Nestled between the rugged mountains of the Himalayas, Leh exists overlooking the trade routes of India and China. To the modern traveller Leh resembles an old town land locked and time trapped, a mountain town of fables, a piece of the past untouched by the troubles of time.
For much of its history, Leh remained a small trading post that allowed passage between central Asia, Tibet and China. There are few places in the world that are picturesque and timeless yet inspire an overwhelming sense of awe like the imposing Leh palace that looms over the town. With the King of Ladakh moving into the Leh palace in the 17th century, Leh revived its place in history. The stupas that mushroomed across the city, the enchanting mud brick houses, the grand mosque that mixed Islamic and Tibetan architecture all stood testament to the town’s growing importance and stature.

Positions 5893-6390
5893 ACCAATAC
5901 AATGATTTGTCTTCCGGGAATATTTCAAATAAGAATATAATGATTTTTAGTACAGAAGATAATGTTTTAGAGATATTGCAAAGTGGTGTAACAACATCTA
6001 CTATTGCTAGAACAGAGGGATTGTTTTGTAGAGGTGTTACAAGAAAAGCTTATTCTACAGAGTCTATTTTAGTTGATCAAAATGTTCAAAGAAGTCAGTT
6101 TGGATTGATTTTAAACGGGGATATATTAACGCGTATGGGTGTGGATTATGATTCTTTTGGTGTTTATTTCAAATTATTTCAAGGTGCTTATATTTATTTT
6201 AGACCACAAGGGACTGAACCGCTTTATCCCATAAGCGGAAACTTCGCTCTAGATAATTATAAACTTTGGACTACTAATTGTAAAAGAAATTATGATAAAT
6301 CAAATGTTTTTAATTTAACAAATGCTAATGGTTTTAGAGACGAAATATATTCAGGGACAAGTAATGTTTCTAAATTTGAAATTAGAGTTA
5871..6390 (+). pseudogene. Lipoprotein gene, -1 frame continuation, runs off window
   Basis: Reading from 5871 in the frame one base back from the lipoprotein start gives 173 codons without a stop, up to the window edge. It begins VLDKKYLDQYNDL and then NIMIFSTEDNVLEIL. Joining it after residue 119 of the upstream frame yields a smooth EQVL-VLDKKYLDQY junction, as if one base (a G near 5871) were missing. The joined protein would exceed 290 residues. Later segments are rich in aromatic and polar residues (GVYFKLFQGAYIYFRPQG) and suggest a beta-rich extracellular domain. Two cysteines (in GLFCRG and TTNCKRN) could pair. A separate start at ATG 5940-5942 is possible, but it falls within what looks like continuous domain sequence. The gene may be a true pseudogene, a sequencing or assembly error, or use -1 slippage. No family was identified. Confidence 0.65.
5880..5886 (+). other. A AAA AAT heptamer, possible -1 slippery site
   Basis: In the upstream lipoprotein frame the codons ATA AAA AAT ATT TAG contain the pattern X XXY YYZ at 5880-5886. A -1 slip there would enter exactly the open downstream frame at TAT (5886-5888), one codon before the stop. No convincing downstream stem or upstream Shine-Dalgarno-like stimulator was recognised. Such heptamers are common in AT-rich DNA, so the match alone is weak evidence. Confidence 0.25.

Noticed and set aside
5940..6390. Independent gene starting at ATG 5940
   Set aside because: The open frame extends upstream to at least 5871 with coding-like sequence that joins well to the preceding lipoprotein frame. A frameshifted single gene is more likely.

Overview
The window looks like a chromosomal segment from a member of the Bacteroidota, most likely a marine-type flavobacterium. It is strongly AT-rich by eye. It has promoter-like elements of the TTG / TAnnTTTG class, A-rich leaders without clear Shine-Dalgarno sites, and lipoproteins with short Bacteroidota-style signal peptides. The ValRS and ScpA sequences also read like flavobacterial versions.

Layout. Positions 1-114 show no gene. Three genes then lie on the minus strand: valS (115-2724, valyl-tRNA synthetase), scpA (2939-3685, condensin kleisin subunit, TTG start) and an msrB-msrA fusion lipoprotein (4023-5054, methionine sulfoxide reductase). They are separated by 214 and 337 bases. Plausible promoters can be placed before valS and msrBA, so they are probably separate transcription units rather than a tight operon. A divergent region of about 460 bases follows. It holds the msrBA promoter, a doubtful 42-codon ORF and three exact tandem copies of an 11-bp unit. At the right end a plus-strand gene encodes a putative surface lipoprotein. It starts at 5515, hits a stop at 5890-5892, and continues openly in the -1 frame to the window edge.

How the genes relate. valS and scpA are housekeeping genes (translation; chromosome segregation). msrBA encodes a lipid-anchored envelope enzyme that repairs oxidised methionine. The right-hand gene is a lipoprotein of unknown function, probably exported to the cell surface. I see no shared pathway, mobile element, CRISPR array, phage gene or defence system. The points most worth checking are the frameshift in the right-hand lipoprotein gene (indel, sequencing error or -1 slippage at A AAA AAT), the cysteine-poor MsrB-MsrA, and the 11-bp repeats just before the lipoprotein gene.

The visitors to this mountain town have varied across time. The cut throat merchants and traders of the nearby provinces carrying salt and cashmere wool have been replaced by GPS guided tourists. The winding alley ways of the old city, the sublime view of overarching Himalayas on either side cater to a different audience today, an audience that demands to be inspired by beauty. As every year goes by, and Leh welcomes the world into its quarters, a new generation of travellers leave the town’s gate knowing all too well what it means to fall in love with a place that is oblivious to time.
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